You may already be on your way to your company’s swank annual fête, but Jessica Fusco probably has known for a few months what you and your colleagues will be eating and drinking. Fusco, the banquet and beverage manager at New York’s Waldorf Astoria Hotel, won’t divulge any client names, but she did tell Fortune that a well-known fashion and design firm will be pouring Drouhin Chablis and a Domaine de L’Harmas Châteauneuf-du-Pape with their crab and prawn appetizer and beef entrée.
On the other side of the continent, event coordinators for a Bay Area company that is one of Fortune’s 100 Best Companies to Work For are tightlipped about whether any special guests will make appearances at their holiday party—holiday parties, we should say, because there’s “not a [local] venue or vendors that can accommodate a party so large,” says A. R. Executive Events founder Alison Regenold, who has been creating events for this client for five years. What we can tell you is what will be served at the bar. To go with a vibe that Regenold describes as a “progressive evening with a strong and warm welcome, eye candy, and roaming entertainment,” those who attend will be sipping on specialty cocktails plus DeLoach Pinot Noir and Zinfandel, Louis Martini Cabernet, Gloria Ferrer sparkling wine, and selections from a handful of other California producers. That’s a pretty nice lineup considering how many cases they will need to order this holiday season to accommodate its thousands of party guests.
Though most corporate Christmas parties won’t be on the same scale as these, there’s still a lot that smaller companies and individuals planning their own holiday gatherings can learn from professional event planners as they decide which wines to pour for their guests this holiday season. Here are some ways you can throw a holiday party that the guests will not need to pregame.
Make everyone happy. Yes, you can. Because not everyone is into Malbec or rosé, the surest way to keep glasses full and guests smiling “when you’re pleasing a big group of people,” says Cory Checket, is “going with basic staples like Cabernet and Chardonnay.” Checket, who is managing partner of Jersey City’s Battello, a venue whose corporate clients have included Johnson & Johnson, BNP Paribas, and Prudential, says that Pinot Noir and Sauvignon Blanc are other popular choices there. Fusco favors Rhône reds because they pair so well with roasted meats that feature prominently on winter menus.
So when is it a good idea to go off the grid on your wine selection? If your menu focuses on a regional cuisine, says Checket, it’s best if all the wines you offer are from the same region. When you’re entertaining an especially eclectic crowd or your menu is elaborate (think multiple food stations and “make your own” bars), you’ll also need to get a little more creative with the wine choices. As you’ll see from the wine recommendations that follow, choosing lesser-known grapes from lesser-known regions could actually save you some money.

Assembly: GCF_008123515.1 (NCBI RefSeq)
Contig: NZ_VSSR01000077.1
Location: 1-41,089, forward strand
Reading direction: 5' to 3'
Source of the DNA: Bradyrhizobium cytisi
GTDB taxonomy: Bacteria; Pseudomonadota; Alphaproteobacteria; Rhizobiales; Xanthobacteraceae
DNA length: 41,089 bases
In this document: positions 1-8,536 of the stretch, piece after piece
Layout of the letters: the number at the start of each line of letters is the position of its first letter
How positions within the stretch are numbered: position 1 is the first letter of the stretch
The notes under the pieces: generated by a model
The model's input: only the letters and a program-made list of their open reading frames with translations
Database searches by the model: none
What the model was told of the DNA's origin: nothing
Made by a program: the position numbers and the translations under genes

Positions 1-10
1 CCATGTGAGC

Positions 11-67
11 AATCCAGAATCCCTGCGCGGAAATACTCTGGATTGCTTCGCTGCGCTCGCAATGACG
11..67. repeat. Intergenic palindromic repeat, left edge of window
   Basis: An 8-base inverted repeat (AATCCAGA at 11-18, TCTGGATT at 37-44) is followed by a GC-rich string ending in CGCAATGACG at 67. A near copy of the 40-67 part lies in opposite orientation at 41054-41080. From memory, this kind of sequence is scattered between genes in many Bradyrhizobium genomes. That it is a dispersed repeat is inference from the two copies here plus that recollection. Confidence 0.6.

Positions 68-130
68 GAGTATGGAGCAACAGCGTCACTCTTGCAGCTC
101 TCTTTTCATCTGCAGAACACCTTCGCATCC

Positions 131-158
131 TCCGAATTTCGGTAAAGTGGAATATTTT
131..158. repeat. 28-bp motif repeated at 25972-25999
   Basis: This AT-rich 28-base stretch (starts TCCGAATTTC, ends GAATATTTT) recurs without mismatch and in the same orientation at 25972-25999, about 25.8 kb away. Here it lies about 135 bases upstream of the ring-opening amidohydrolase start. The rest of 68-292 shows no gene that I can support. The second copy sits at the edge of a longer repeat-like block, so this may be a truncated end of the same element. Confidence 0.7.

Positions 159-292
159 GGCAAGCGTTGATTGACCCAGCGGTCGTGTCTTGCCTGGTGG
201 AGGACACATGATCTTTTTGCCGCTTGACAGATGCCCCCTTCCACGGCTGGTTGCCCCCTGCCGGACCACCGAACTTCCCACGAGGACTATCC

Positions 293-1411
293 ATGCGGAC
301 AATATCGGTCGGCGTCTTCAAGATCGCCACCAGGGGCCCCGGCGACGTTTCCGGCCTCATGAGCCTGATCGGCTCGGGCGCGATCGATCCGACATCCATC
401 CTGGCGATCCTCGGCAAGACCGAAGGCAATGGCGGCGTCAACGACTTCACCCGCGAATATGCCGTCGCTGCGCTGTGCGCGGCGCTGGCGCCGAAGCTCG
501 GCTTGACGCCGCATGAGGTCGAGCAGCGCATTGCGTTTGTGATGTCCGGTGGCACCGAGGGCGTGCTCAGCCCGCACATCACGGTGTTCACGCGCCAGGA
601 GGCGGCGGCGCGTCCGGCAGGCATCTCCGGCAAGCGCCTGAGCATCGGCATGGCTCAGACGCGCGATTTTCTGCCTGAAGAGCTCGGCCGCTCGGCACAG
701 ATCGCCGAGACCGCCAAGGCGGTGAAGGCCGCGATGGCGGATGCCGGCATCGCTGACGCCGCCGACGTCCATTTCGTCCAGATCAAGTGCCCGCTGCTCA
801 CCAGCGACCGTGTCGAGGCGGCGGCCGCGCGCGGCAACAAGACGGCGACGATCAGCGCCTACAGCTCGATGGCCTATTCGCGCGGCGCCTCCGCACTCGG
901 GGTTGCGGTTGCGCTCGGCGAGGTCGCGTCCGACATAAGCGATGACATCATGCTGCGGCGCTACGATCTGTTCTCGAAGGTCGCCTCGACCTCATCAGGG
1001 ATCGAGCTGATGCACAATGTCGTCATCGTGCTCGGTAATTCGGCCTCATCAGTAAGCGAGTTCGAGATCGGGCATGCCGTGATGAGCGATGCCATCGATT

Value the venue and the caterer. Your choice of venue or event planner and, by extension, their caterer, can have a huge impact on your party budget—for the better. When helping clients select wines, “first and foremost, is really value” or bang for the buck, says Regenold; like others in her line of work she tastes constantly to hone in on bottlings with great quality-to-price ratios. When companies sign on to work with top-flight venues, there’s an expectation that their menus and wine lists will be top-quality, even the house wines. All of these professionals want to overdeliver for their clients.
“Most holiday parties are budget conscious,” Checket says. Though some clients specifically request brand-name wines, others just opt for the restaurant’s house offerings because “people assume that at Battello, we won’t pour Sutter Home.” Like the other event experts we spoke to, he says that asking the client the right questions is key: If Checket learns that a company’s work force is very young and not so wine savvy, he’ll advise that they stick with more basic wines.
Presentation counts. You’ve chosen a terrific venue, spent thousands of dollars on a quality menu, and you’re wearing a designer suit—why go to all this trouble if you serve the filet with wines that have cartoon animals on the labels? For Battello, Checket orders custom blends of Chardonnay and Cabernet from a California winery that are labeled with the venue’s name. In the Waldorf Astoria’s banquet department, says Fusco, if they’re deciding between a few wines of equal price and quality, “sometimes [the decision about what to offer clients] comes down to the bottle. We say, ‘This is going to look gorgeous on the table.’” Some clients, she says, have particular aesthetics in mind and might reject a wine “if the label is not trendy or traditional enough” though they loved it when they tasted it blind. For wines, like people, what’s on the inside is what counts most but putting your best foot forward never hurts.
Wines for Fortune 500-sized companies’ holiday events are probably already set (if they’re not, share this link with your HR department, stat), but those of us hosting smaller Christmas parties or intimate holiday dinners at our homes haven’t likely checked that box off our to-do lists. What follows are our recommendations for please-everyone varietals, as well as some more off-the-beaten-path selections. Many of these wines might cost more than what you’d usually spend but we assure you, they’re pretty special (and the prices listed below are suggested by the manufacturer and may vary depending on your local retailer). But hey, it’s the holidays.